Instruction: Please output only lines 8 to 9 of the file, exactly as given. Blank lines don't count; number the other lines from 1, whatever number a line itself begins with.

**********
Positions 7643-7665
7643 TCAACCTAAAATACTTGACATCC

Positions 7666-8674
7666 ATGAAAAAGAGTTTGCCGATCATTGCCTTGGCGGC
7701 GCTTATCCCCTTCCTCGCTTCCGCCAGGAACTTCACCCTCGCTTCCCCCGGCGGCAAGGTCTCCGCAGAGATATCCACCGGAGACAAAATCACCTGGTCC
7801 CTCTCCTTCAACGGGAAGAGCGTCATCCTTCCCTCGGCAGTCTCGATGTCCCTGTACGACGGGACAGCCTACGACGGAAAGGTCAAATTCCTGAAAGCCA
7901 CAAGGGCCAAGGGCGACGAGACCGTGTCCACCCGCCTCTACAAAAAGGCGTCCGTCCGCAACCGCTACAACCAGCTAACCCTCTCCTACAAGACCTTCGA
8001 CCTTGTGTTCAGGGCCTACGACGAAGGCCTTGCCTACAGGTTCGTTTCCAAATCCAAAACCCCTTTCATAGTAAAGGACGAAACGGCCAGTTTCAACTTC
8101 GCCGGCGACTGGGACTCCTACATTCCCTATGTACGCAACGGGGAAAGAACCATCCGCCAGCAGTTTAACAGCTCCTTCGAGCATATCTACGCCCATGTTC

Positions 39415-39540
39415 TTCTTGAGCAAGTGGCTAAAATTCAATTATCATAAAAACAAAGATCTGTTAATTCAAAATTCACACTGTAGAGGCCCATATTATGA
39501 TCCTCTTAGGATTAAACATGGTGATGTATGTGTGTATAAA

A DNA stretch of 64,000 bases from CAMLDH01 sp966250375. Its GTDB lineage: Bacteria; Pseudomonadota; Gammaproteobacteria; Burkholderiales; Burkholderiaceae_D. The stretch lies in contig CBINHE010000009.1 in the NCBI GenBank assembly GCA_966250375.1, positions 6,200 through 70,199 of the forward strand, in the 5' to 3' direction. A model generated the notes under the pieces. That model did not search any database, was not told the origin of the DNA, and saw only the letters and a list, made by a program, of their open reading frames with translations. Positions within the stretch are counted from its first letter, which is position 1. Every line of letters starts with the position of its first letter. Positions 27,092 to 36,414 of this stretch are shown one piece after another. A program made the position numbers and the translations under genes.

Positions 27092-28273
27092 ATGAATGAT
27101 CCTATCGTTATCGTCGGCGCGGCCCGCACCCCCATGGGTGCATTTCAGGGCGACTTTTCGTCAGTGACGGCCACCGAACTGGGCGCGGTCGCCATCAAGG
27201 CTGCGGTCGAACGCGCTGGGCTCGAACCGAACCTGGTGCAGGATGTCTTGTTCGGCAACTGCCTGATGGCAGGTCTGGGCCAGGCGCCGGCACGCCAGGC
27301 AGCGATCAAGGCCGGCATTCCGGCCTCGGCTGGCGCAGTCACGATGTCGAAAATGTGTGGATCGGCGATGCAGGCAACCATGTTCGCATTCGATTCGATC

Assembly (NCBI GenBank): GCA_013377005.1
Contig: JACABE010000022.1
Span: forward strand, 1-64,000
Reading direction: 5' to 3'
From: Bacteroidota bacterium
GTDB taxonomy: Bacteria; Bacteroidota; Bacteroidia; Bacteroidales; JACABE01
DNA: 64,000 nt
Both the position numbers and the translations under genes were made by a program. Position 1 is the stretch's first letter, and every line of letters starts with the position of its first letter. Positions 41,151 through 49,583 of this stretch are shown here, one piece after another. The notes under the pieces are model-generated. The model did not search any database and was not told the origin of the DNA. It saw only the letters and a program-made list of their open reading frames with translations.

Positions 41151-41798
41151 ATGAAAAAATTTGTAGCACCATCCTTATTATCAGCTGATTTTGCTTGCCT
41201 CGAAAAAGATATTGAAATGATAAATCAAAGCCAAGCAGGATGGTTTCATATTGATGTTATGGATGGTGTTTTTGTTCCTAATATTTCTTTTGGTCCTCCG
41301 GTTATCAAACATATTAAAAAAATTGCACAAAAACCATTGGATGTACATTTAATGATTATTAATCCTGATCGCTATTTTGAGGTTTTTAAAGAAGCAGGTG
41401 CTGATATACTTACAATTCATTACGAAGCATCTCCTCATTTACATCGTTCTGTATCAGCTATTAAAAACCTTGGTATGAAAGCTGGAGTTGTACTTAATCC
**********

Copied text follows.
8001 CCTTGTGTTCAGGGCCTACGACGAAGGCCTTGCCTACAGGTTCGTTTCCAAATCCAAAACCCCTTTCATAGTAAAGGACGAAACGGCCAGTTTCAACTTC
8101 GCCGGCGACTGGGACTCCTACATTCCCTATGTACGCAACGGGGAAAGAACCATCCGCCAGCAGTTTAACAGCTCCTTCGAGCATATCTACGCCCATGTTC